How often does a full-stage, full-cast gospel number fail to stop a musical cold? Against overwhelming odds, it happens at the underwhelming Encores! production of Purlie, which is running at City Center through tomorrow.
The song, titled "Walk Him Up the Stairs," is so forced in its high-energy raving that it loses what should be its natural ability to start the show on an elevated level; instead, it begins the show in the basement, from which it only eventually (and cautiously) emerges. And, as the musical's opening number, it's only the first in a series of frustrations that prevent this well-intentioned, toe-tapping show from becoming the spirited outing it aspires to be.
But spirit in general is missing from this workmanlike production of the 1970 musical. The songs (music by Gary Geld, lyrics by Peter Udell) retain most of their insinuating power as performed by a mostly fine Encores! cast and the typically superb Encores! Orchestra, all of whom are under the guest musical direction of Linda Twine. But the direction (by Sheldon Epps) and choreography (by Ken Roberson) utterly lack energy and inventiveness, and David Ives's concert adaptation of the original book keeps the show only half a step above incoherence.
Even a show that's not exactly a classic - even by Encores! standards - deserves better, especially with a pedigree as imposing as this one's. Purlie is based on the 1961 play Purlie Victorious, which Ossie Davis wrote and starred in. The musical's book, credited to Udell, Philip Rose (Purlie's original director), and Davis, contains a significant amount of material from the original play and attempts to capture at least some of its quirky, satirical spirit. As actor and activist Davis died in February, this production should be a sharply conceived and executed tribute to a man who made important contributions to both the theatre and the world.
But many nuances have just been obliterated here. The basic story comes through: Purlie Victorious Judson (Blair Underwood) has returned to Georgia to scheme $500 out of wealthy plantation owner Ol' Capn' Cotchipee (John Cullum) in order to buy back his church. But forget about learning much about Purlie's (apparently romantic) relationship with Lutiebelle Gussie Mae Jenkins (Anika Noni Rose), the young girl he's enlisted to help trick Cotchipee. Purlie's brother Gitlow (Doug E. Doug), now Cotchipee's black deputy, and his wife Missy (Lillias White) are similarly underdeveloped, reduced to sketchy caricatures armed with rubber-tipped comic quips.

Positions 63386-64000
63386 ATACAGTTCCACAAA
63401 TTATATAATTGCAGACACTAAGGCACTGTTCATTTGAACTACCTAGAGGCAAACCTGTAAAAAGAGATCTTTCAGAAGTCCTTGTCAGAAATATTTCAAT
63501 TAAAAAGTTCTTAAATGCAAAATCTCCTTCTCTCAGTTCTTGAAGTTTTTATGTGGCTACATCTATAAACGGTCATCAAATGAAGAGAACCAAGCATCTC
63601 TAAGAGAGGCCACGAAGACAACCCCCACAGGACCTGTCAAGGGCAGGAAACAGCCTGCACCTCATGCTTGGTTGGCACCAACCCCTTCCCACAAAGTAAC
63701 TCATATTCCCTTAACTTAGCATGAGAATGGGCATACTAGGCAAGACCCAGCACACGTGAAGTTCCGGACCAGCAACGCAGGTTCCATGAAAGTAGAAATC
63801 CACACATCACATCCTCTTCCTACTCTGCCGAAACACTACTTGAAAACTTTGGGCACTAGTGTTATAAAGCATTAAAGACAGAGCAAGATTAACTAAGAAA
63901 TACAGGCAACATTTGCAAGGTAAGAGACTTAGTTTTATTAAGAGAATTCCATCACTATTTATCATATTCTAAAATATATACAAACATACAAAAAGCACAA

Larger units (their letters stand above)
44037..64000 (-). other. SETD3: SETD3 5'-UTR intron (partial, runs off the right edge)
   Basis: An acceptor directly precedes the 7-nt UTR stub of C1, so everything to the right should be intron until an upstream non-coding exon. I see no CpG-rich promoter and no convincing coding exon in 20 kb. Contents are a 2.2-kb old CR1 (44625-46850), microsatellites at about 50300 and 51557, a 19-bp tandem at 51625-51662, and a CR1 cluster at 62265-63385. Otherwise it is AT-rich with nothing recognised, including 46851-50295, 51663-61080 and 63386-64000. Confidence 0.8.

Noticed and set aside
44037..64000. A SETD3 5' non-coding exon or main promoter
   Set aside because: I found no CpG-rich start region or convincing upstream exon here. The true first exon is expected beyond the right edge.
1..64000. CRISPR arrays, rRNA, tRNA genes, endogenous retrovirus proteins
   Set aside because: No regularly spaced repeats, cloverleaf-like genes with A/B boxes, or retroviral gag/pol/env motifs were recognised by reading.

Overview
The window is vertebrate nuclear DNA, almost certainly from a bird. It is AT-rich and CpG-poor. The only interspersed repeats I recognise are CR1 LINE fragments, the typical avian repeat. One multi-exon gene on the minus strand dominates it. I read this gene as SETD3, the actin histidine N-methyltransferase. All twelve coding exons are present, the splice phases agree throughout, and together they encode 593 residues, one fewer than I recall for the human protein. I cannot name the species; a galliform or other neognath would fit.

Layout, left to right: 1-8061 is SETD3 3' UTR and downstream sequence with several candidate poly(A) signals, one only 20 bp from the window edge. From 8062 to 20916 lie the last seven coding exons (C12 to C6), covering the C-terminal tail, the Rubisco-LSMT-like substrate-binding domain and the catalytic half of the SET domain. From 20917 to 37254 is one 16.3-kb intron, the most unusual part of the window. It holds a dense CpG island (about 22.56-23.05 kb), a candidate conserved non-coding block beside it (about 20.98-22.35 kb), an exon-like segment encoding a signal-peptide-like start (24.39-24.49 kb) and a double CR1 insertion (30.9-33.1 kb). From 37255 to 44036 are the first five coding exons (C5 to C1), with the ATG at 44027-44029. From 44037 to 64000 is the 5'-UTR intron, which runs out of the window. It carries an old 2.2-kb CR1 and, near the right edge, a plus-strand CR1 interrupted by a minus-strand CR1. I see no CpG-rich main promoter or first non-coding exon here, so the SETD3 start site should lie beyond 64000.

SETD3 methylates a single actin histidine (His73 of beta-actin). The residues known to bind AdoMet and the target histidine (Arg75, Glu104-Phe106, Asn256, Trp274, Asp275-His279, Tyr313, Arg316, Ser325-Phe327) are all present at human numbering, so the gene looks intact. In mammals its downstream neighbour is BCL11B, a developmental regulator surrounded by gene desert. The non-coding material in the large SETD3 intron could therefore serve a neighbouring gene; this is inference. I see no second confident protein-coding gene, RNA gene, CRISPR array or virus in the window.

This lack of character definition prevents the show from being engaging (or even credible) as an integrated musical. In the first scene, none of the four songs sung connect to the action in a directly identifiable way; the same generally proves to be the case throughout the rest of the show, as well. Plot developments and characters, as laid out by Ives, are almost never granted a real sense of importance with relation to the score; too often they feel like distant cousins trying to bond at a family reunion.
This makes for a fair amount of head-scratching. The story's climax, for example, which revolves around Cotchipee's sympathetic son Charlie (Christopher Duva), is this production's most dramatically satisfying moment, even though it's almost entirely spoken. The second act opener is impenetrable in its conception, with the otherwise fine song "First Thing Monday Morning" subverted by an ensemble dance performed by men who, in athletic build and dress (Paul Tazewell was the costume consultant), look more suited to the Broadway revival of Chicago. All these jagged elements prevent this from being one of the more performer-friendly Encores! endeavors.
Only Rose, who won a Tony last year for her sensitive performance as the rebellious daughter in Caroline, or Change, can consistently connect to the story on musical terms. While her two first-act solos - the pop-ish title song and the soaring "I Got Love" - don't seem textually motivated in this treatment, she uses her beguiling, innocent spark and impressive voice to force emotions to the forefront. When she joins with the otherwise underutilized White in the second act's inspirational "He Can Do It," it's as close as this production gets to blissful.
No one else finds as much, particularly Underwood, who stokes some fire in his dialogue scenes, but has no command of the stage while singing. (That his voice lacks authority, particularly on sustained notes, doesn't help.) Doug overplays Gitlow, and Cullum plays Cotchipee as, well, Cullum. If Carol Dennis tries too hard as a church soloist, Duva contributes the subtle energy she lacks when he launches into the score's final new number, "The World Is Comin' to a Start," near evening's end.
That song, with its straightforward, freedom-embracing lyrics and simplistic repeating rhythms, captures the playful innocence at the heart of the show better than anything else in this production. It sends this Purlie out on a high note, providing the musical and dramatic abandon most people expect - or at least hope for - at musicals styled like this one. It's a shame, though, that until "The World Is Comin' to a Start," it hardly seems as if the rest of the show had been started in the first place.
City Center Encores!